The Reputation Trust Link

The character of your company is on public view every time a customer promise is delivered and every time a customer promise is broken. When these promises are constantly broken your reputation will be inevitably damaged.

One of the last presentations I was involved with in my corporate career involved a global survey on the subject of Trust. This was just after the demise of Enron and the immense commercial insecurity across the business world as a result of 911. Today Trust is a value that many organisations aspire to. In banking, particularly in the wake of the 2008 crisis and Libor it has become an industry obsession. One of our favourite descriptors of it comes from the Speed of Trust by Stephen Covey Jr. He cites two key elements of trust: character and competence. We would add a third: consistency. Simply put if you aren’t trusted to deliver on your promises your reputation will suffer. Trust is heavily correlated with reputation.

One of the reasons there is such a lack of alignment between what is promoted in an annual report and what goes on inside a large company today is a unilateral focus on competence. It is obviously important to hire and train competent employees who know what they are doing. However, it is also critical to recruit people who actually believe in, and care about what your company stands for.

The character of your company is on public view every time a customer promise is delivered and every time a customer promise is broken. When these promises are constantly broken your reputation will be inevitably damaged. One way to start managing ‘character’ more consistently is to reflect on the purpose of your organisation. Beyond making money (which is an outcome not a purpose) ask Why does our company exist? Can we trust ourselves to deliver on this purpose? How do our customers/clients really benefit from this?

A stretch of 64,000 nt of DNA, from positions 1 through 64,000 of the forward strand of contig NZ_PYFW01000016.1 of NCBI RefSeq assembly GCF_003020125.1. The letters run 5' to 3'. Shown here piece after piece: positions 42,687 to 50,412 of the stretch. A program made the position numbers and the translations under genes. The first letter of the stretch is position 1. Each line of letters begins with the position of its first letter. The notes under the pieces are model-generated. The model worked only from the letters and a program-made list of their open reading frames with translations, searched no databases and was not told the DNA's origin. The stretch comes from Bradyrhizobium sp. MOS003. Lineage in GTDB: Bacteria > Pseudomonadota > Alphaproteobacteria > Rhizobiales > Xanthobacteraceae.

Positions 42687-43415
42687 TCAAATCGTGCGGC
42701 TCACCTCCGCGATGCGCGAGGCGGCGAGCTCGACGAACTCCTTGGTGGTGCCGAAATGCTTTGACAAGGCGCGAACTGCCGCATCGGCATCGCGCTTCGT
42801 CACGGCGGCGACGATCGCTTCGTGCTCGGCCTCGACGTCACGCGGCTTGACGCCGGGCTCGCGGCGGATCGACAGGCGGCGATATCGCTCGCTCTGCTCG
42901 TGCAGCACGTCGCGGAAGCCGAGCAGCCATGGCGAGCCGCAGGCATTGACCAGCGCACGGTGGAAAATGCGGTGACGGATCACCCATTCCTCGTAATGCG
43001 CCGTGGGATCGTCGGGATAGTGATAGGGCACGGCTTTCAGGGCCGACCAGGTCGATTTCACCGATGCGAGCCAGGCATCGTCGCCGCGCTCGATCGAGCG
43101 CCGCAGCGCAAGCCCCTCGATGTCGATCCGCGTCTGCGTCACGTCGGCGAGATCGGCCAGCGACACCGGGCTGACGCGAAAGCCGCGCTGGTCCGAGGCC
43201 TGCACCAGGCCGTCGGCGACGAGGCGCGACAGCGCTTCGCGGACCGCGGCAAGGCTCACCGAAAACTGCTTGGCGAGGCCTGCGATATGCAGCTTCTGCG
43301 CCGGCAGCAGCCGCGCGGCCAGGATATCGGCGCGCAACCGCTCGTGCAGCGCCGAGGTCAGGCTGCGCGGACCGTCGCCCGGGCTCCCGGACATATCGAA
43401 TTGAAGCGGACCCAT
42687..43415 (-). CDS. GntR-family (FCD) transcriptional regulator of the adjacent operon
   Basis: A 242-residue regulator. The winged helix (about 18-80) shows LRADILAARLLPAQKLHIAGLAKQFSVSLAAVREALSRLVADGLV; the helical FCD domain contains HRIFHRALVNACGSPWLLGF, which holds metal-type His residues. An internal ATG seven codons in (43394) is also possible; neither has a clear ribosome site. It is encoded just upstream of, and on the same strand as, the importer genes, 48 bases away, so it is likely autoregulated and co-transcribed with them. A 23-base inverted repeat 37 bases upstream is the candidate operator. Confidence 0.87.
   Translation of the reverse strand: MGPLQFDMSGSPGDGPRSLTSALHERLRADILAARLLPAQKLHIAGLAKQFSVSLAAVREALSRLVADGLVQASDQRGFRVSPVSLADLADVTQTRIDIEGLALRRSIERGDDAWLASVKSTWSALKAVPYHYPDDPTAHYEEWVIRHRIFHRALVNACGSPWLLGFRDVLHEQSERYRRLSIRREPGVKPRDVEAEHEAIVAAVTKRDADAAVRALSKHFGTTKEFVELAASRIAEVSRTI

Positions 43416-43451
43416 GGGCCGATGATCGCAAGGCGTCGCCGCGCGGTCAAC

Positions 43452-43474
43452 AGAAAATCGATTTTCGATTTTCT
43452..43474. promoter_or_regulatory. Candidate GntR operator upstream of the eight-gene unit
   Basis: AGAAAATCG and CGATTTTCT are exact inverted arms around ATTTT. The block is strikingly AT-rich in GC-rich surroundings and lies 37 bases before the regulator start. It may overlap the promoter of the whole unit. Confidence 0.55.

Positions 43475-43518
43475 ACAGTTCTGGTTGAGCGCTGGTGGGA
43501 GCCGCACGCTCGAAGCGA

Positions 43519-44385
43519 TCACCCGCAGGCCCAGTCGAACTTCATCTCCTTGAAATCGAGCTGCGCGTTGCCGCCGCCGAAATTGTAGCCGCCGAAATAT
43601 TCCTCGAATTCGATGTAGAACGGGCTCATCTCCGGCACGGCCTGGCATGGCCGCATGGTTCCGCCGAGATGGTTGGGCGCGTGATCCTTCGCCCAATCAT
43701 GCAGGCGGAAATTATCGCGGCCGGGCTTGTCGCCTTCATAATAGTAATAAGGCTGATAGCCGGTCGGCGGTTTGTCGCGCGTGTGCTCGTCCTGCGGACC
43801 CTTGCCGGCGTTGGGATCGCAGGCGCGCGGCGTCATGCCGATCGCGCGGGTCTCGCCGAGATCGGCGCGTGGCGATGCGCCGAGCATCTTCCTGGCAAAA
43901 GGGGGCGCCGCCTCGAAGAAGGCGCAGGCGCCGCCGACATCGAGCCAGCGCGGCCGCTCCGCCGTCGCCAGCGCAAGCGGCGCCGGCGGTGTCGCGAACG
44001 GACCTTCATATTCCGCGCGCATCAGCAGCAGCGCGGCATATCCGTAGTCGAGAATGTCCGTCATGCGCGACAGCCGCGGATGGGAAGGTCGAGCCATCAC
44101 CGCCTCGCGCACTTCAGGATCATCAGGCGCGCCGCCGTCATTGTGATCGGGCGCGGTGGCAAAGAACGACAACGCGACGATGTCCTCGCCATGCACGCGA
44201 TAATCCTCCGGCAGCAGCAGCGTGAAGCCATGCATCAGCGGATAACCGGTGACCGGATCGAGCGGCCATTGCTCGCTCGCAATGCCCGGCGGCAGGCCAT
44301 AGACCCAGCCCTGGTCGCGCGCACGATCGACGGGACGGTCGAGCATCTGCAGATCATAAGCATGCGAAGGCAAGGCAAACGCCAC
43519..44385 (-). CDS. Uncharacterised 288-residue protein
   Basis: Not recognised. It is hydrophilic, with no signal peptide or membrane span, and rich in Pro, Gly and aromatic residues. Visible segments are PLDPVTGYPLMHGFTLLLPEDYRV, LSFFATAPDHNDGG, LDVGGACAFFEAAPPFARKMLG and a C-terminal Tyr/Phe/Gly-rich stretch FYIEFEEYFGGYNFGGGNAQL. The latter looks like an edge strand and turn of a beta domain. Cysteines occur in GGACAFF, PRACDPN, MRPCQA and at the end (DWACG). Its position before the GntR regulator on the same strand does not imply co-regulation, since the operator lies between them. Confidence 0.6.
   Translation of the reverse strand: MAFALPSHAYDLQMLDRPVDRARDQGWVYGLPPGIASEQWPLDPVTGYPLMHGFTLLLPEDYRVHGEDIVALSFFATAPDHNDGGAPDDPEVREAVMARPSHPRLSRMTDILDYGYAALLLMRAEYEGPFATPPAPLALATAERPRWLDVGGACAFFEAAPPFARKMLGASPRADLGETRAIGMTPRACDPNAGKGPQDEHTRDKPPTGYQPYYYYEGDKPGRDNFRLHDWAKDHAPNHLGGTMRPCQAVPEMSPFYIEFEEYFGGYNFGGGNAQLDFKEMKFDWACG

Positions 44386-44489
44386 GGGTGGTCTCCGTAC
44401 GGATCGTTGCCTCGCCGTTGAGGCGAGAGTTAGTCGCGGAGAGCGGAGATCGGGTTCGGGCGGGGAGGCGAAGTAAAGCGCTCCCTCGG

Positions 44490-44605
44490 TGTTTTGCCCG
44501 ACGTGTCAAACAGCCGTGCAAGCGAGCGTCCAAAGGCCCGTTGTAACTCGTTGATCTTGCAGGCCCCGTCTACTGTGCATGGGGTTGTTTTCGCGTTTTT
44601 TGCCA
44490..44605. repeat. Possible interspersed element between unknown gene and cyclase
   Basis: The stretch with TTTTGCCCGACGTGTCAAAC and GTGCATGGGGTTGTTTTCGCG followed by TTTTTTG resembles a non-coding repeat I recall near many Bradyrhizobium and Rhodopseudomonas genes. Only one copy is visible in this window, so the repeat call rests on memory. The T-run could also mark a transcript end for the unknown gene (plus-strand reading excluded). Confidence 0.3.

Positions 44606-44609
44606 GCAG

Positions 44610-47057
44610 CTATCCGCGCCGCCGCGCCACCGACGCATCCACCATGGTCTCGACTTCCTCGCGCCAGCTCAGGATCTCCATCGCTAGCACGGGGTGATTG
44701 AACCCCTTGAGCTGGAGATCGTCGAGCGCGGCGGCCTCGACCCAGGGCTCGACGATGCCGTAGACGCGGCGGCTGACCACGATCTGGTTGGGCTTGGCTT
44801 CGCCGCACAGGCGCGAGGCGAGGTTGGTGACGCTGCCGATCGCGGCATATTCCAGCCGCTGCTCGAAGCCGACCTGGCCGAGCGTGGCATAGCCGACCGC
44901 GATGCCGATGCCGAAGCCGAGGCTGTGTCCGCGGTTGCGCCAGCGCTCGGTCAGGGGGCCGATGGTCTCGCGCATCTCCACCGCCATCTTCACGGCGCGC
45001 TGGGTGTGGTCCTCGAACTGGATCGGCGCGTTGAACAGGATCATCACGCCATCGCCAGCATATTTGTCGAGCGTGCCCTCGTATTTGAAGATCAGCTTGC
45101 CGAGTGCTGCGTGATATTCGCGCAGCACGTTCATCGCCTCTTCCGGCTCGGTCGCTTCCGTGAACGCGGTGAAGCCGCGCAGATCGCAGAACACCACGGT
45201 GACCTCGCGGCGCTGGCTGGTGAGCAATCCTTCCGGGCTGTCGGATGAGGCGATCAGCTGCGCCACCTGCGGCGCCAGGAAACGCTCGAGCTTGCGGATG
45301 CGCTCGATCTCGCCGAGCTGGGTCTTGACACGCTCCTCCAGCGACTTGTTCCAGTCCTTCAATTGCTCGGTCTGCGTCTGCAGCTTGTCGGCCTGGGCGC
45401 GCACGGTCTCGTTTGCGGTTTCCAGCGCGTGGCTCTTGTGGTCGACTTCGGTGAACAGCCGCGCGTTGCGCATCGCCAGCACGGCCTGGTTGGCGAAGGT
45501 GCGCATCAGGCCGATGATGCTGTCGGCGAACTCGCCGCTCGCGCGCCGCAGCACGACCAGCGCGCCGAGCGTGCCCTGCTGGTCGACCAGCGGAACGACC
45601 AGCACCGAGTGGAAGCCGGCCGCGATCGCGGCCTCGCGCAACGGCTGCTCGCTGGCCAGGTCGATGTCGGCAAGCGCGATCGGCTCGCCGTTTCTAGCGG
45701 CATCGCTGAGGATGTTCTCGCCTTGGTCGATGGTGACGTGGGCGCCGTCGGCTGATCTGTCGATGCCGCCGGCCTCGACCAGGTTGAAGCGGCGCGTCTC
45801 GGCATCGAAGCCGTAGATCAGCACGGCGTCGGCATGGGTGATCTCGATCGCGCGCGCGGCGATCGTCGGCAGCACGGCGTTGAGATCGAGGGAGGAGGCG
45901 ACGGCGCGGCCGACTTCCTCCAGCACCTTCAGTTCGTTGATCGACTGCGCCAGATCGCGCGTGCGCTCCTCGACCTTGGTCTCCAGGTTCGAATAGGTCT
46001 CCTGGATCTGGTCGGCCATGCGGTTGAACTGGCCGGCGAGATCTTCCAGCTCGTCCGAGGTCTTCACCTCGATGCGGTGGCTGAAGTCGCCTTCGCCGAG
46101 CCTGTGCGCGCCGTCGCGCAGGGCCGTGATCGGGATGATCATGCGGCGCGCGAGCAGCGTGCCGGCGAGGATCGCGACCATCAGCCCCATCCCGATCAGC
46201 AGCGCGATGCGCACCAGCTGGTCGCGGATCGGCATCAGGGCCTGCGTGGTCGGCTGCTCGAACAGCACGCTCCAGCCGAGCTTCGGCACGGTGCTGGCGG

The thing to remember about Trust is that there are multiple levels of it. For instance customers generally trust that an ATM is going to deliver some cash or that they can pay bills electronically but that doesn’t necessarily mean that they have more than a functional relationship with their bank. To go beyond transactional trust and create a trusted relationship it is necessary to be in authentic service of your customers, even if that occasionally costs you. It means you need to be conscientious about what you are doing.

So often the word ‘trust’ is thrown around without any real consideration for its meaning. It is a heavily loaded term that carries expectations so these need to be effectively managed. It is perfectly fine to have transactional relationships when it is clear that this is all you can deliver. If you don’t plan on delivering anything more than a functional product/service then avoid building an expectation of offering anything further. What executives often fail to realise is that it is actually worse to promote a value/belief and not live up to it, than to not promote the value at all. So, if you happen to communicate a word like ‘Trust’ in your efforts to better manage Reputation, remember it is not what you say but what you do and how you do it that counts.

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